U.S. retail gasoline prices slipped last week for the third week in a row to a national average of $2.50, down a penny from the prior week. Diesel fuel also ticked down by a penny a gallon to $2.94. Month over month the price dropped by more than seven cents a gallon but remain nearly 22 cents a gallon higher year over year. Last month the national average was $2.58 while the year-ago average was $2.29.
Falling crude oil inventories and rising prices for crude remained the rule for the week ended February 16. Refinery utilization fell to around 88% as refiners perform scheduled maintenance and make the switch from winter-grade to summer-grade fuel.
According to GasBuddy’s records back to 2008, the highest national average price for this day came in 2013, when a gallon of regular gas cost $3.79 a gallon. The lowest price came in 2009 when the price was $1.86 a gallon.
Patrick DeHaan, head of petroleum analysis at GasBuddy, said:
Even as oil prices were in rally mode to end last week, gasoline prices continued lower with the national average moving lower for the third consecutive week. But March typically comes in more like a lamb and goes out like a lion, and I certainly would expect more fireworks at the pump as temperatures begin to warm and gasoline demand begins to perk up. Many places have seen at least the first step towards summer gasoline already made. Unlike the transition from summer to winter gasoline that is much simpler, the transition to the more stringent fuel coming into the regulated summer months is a bit trickier, especially considering the amount of work going into refineries ahead of the summer driving season, which is more like the running of the bulls where refineries try to stay ahead of the rise in demand. No matter what happens with oil, any curve ball to this work has a tendency to act as a spark in the combustion process- something will likely ignite gas prices, but it’s unpredictable when and to what degree.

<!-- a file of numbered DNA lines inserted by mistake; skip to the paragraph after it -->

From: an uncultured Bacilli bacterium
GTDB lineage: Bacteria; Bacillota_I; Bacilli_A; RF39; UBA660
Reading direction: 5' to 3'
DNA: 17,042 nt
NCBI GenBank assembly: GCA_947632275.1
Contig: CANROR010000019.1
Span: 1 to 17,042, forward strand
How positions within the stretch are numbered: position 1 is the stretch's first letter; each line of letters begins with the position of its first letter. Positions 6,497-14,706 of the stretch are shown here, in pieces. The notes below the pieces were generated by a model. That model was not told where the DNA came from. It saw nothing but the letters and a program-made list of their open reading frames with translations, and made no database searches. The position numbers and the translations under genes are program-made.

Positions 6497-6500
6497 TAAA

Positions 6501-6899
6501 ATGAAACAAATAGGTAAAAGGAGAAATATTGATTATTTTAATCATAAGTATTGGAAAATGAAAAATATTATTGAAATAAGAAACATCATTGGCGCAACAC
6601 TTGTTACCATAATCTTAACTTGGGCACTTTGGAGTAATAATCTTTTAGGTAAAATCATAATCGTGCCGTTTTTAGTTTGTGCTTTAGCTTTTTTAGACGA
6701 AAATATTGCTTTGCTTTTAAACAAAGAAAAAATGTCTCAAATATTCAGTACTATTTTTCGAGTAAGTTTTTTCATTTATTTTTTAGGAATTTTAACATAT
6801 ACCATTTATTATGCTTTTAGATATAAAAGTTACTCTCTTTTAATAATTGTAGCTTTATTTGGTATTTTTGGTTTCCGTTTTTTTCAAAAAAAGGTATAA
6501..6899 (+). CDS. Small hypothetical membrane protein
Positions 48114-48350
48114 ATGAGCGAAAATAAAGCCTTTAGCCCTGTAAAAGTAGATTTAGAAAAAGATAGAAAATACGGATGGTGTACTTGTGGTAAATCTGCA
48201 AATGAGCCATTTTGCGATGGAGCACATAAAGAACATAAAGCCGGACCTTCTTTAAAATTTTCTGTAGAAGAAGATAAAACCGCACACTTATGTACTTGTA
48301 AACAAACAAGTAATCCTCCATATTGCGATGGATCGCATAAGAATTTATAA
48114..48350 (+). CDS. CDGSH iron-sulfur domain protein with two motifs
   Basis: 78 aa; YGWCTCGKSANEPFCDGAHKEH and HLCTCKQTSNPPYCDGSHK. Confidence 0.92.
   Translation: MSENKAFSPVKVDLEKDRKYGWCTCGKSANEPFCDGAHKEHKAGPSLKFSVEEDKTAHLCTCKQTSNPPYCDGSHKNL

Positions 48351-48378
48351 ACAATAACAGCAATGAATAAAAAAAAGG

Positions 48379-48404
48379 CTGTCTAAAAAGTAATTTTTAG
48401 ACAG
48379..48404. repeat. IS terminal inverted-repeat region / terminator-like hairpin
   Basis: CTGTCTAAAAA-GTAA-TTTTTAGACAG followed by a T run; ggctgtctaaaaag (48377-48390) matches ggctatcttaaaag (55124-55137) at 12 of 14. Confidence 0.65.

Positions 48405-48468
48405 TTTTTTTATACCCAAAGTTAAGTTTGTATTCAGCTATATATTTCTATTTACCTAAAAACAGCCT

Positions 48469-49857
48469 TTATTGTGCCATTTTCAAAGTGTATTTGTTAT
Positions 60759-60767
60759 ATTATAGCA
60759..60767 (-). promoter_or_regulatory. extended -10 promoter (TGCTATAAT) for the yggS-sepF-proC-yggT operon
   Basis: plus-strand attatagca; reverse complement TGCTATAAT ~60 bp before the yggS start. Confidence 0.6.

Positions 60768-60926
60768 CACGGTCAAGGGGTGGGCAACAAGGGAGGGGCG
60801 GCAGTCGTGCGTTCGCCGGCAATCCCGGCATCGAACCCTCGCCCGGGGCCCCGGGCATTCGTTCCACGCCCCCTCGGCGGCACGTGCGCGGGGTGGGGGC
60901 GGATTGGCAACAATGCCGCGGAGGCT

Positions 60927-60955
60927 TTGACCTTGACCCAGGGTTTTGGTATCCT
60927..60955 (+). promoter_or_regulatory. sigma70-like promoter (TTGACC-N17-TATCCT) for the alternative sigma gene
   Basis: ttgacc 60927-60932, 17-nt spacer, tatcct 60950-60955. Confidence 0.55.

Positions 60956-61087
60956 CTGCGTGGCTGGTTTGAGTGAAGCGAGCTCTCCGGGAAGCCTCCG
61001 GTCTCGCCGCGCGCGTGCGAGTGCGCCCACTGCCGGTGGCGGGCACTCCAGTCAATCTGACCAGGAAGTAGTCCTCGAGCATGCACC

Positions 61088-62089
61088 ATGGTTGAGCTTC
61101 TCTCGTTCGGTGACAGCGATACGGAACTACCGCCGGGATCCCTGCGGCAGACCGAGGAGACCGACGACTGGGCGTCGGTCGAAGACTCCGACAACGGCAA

According to GasBuddy, states where prices moved most last week were: Michigan (up 10 cents); Indiana (down seven cents); South Dakota and New Jersey (down four cents); and six states three cents lower: Florida, Nebraska, Colorado, West Virginia, Tennessee and New Mexico.
States with the lowest average prices last week included: South Carolina ($2.24); Mississippi and Alabama ($2.25); Missouri ($2.26); Texas ($2.27); Arkansas ($2.28); Tennessee ($2.29); Ohio ($2.30); and Louisiana and Oklahoma ($2.31).
The highest average prices per gallon last week were reported from Hawaii ($3.41); California ($3.31); Alaska ($2.97); Washington ($2.95); Nevada ($2.83); Oregon ($2.83); Pennsylvania ($2.82); New York ($2.72); Connecticut ($2.71); and North Dakota ($2.62).
West Texas Intermediate (WTI) crude oil for April delivery traded up about 1% early Monday at $64.19 while Brent for April delivery traded at $67.81. The price differential (spread) between WTI and Brent crude widened by 54 cents to $3.62 a barrel week over week.